Book Review

The girl on the train – Paula Hawkins

This book has been floating around the West Coast Writers’ Circle for a while and each time I wished to borrow it – it vanished! I eventually got around to buying my own copy only to have it sit on the “to be read” pile.

One evening I was searching for great opening lines amongst my library when I read the first paragraph, only to continue reading two to three pages. I had to curb myself from delving further for fear of forgetting my task at hand! This is a natural inclination when one sneaks a peek into this book.

The novel comprises of three perspectives. The main narrator is Rachel, an alcoholic lonely soul who commutes the same route daily by train. Her life has crumbled since her divorce from a man she still pines for. She lives with a friend who feels sorry for her, yet is exasperated by her unchanging behaviour. Rachel loves trains, feels comforted by them, soaking up the views at every stop. With an overactive imagination, she concocts her own reality prying into the homes of strangers.

Anna is the woman Rachel’s ex-husband left her for. She has everything – the man she stole and a daughter to cement their marriage. She lives on Blenheim Road in the same house Rachel had lived, close to the trains, which she abhors. She sees Rachel as a threat with her drunken calls and unexpected visits unsettling their perfect world.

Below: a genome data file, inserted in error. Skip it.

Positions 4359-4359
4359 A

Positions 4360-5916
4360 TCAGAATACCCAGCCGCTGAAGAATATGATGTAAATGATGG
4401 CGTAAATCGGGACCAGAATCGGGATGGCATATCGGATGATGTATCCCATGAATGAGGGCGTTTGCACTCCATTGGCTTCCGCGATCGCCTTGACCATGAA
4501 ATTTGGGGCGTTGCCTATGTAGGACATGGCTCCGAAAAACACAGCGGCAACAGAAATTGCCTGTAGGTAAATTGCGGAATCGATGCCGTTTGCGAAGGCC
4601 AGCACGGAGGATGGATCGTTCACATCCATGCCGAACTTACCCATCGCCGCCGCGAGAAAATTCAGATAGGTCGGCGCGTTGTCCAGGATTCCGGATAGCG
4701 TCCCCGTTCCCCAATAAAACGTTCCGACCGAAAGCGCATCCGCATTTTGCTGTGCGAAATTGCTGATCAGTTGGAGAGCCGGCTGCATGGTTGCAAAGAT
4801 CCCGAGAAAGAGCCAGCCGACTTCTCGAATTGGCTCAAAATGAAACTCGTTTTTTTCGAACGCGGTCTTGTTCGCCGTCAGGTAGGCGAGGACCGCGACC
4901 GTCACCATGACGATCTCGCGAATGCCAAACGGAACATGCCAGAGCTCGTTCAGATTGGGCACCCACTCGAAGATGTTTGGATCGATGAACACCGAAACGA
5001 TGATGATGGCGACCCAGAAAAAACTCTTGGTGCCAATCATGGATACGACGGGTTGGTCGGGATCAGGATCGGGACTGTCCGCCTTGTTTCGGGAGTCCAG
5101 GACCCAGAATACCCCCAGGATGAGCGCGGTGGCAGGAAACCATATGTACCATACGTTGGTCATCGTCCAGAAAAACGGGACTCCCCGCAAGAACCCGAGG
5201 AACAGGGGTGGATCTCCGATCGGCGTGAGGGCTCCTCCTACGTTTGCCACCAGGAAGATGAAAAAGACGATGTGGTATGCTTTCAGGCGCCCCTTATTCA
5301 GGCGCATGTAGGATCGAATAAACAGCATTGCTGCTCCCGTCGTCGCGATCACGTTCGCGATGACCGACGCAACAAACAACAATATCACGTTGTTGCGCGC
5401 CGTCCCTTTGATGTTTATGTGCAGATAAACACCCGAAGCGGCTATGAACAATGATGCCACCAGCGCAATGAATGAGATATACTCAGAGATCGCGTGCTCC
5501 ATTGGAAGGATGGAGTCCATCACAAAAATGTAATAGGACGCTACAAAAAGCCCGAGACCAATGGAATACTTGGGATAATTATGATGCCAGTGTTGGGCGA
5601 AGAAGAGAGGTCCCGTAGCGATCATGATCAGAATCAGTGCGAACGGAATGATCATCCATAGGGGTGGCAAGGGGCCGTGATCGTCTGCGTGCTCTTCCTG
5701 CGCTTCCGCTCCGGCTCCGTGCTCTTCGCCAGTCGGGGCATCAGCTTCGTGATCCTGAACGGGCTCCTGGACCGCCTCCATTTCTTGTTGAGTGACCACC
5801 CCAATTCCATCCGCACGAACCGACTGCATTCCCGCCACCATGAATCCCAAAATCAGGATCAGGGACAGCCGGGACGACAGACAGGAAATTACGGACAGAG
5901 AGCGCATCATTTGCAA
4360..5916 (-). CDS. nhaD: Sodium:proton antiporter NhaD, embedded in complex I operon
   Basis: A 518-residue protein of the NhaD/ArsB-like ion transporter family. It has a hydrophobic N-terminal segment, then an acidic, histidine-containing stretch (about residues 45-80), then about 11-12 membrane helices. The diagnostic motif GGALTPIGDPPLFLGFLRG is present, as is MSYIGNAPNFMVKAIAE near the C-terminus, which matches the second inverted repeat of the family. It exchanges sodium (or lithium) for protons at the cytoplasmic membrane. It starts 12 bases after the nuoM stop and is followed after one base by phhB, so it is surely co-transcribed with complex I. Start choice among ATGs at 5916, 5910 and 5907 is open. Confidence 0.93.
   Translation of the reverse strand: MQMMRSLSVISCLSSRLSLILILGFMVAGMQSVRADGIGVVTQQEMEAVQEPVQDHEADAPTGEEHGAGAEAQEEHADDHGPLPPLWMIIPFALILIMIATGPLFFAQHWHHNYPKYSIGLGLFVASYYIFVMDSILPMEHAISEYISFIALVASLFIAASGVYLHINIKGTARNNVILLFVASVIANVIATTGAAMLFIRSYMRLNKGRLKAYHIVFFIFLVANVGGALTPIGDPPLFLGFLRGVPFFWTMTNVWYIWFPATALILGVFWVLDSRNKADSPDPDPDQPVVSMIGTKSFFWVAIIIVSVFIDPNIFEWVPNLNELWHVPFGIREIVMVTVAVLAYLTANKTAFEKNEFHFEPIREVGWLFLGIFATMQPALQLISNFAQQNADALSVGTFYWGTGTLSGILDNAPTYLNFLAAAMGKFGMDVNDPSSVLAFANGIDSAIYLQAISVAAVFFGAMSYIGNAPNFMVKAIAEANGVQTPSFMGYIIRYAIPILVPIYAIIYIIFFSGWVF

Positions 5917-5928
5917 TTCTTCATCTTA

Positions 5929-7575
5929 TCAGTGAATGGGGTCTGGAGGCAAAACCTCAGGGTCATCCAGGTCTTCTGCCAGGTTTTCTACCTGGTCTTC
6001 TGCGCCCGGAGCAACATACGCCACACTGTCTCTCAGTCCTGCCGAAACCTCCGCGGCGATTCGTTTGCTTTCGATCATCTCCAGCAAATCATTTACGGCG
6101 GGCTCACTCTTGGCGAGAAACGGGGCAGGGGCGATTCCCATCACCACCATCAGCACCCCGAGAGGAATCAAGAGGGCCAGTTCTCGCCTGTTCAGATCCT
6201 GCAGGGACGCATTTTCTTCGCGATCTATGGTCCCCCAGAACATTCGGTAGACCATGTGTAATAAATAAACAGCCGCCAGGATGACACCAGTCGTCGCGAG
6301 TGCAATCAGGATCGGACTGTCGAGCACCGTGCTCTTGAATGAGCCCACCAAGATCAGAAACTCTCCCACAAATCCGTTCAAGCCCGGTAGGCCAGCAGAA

Megan also lives on Blenheim Road. She is blond, beautiful and has a husband who adores her. Far from being happy, she initiates flings with men, searching for an escape from secrets that are tormenting her. She goes missing one night – the last person to have seen her was her husband after they’d had a massive row. Her body is found two weeks later washed up by torrential rains, any evidence at the crime scene lost. The police are desperate to find the killer and make an arrest.

The lives of these women become intertwined on that fateful night of Megan’s disappearance. Rachel was on a drinking spree finding herself on Blenheim Road. She recalls seeing Anna and her ex-husband but cannot piece together the events of the evening leading to her being bloodied and bruised. She’d blacked out, the memories out of her grasp. Although she’d never met Megan personally, she’d watched her from the train, believed she had the perfect marriage only to witness her kissing a stranger, crushing her illusion. She has a desperate desire to unravel the mystery of the murder, not realising the more she digs, the danger it spells for her.

The Author is spot on in her depiction of Rachel as an alcoholic. Her loss of dignity, self-loathing and loneliness is told in sobering clarity. The characters flaws, insecurities and unhappiness are painted in bold strokes. The story moves at an incredible pace, with twists and turns keeping the reader on tenterhooks. I thought I knew who the killer was only to be led down the wrong track. The denouement is chilling to say the least.

I found this book hard to put down. The authentic characters crept into my mind, the description of something as mundane as a train ride was brought to life through the Author’s vision and exceptional writing talent. The suspense, drama, hopelessness and tragedy unfolding kept me spellbound. A must-read five star rating from me 🙂

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